Edward Stourton continues to revisit broadcast debates from the archives - exploring the ideas, the great minds behind them and echoes of the arguments today.
In the fourth episode, a British and a French politician discuss Britain's place in Europe. Denis Healey was Shadow Foreign Secretary when he met Maurice Schumann, later France's Foreign Minister, on BBC television in 1960. Healey was the brilliant intellectual bruiser while Schumann, a war hero in the Resistance, was his equal.
The European Economic Community was two years old and has risen out of World War Two to ensure peace on the continent. Many, including Schumann, thought that Britain should not only have joined the club but led it from the front. Healey, though, represented a nation reluctant to give up its sovereignty. His proposal of simple economic union to allow free trade was not to be. And the six members - particularly, France - saw Britain's other allegiances to the Commonwealth and, importantly, the United States as patently un-European.
In coming years, French President De Gaulle twice vetoed British membership. Britain's conditions for joining judged not in the spirit of the Euro project was one issue. But France's difficult relationship with and suspicions of America, Britain's closest ally, and Her unwillingness to get drawn into NATO and the Cold War play out.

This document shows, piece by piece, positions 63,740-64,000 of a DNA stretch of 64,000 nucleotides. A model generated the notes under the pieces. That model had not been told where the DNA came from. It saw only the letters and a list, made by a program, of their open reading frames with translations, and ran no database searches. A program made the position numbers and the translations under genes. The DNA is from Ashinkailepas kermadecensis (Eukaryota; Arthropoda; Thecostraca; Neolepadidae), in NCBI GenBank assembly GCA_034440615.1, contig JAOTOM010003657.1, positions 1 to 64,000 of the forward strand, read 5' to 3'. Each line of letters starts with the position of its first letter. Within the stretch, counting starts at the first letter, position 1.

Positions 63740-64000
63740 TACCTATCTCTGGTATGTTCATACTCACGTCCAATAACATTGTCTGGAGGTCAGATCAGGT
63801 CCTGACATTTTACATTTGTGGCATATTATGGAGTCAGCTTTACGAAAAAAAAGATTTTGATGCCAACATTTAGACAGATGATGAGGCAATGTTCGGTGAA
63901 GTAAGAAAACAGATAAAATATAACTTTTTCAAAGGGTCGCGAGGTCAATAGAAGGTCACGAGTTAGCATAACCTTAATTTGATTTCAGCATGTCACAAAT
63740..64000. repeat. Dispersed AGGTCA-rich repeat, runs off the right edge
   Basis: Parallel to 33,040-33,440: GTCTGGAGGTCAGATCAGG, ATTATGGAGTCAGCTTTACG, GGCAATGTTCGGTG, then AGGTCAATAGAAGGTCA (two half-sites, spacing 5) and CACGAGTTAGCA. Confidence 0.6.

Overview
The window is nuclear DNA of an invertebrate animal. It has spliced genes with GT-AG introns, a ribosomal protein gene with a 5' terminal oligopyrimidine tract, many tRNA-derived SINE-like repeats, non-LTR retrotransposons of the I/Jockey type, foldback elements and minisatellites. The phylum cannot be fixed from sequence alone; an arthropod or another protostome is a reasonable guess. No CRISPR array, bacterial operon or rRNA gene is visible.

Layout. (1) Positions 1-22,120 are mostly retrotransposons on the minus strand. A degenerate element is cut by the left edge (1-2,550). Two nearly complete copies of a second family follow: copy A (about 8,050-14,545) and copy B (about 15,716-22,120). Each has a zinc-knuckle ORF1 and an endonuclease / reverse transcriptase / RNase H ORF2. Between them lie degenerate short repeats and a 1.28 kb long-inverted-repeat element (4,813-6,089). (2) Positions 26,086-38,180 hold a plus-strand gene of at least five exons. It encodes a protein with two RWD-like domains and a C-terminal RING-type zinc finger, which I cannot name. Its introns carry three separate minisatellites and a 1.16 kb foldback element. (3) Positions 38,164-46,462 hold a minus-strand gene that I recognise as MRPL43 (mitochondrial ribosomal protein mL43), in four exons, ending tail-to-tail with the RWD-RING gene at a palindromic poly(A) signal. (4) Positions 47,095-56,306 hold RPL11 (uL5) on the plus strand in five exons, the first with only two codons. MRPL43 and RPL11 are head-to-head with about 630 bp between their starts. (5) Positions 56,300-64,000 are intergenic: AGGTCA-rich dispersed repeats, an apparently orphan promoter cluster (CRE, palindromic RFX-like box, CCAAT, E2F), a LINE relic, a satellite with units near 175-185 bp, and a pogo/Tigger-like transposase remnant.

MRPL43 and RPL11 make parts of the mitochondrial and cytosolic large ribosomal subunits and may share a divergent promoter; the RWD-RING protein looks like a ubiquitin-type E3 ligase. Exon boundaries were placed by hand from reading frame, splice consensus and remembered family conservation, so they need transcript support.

On to today and how far has Britain's position changed since this discussion. Is a deeply anti-European current here simply one of the enduring facts of British political life?
In the studio are Dr James Ellison, reader in international history at Queen Mary, University of London, and Dr Piers Ludlow, reader in international history at the London School of Economics.
Producer: Dominic Byrne
A Blakeway production for BBC Radio 4.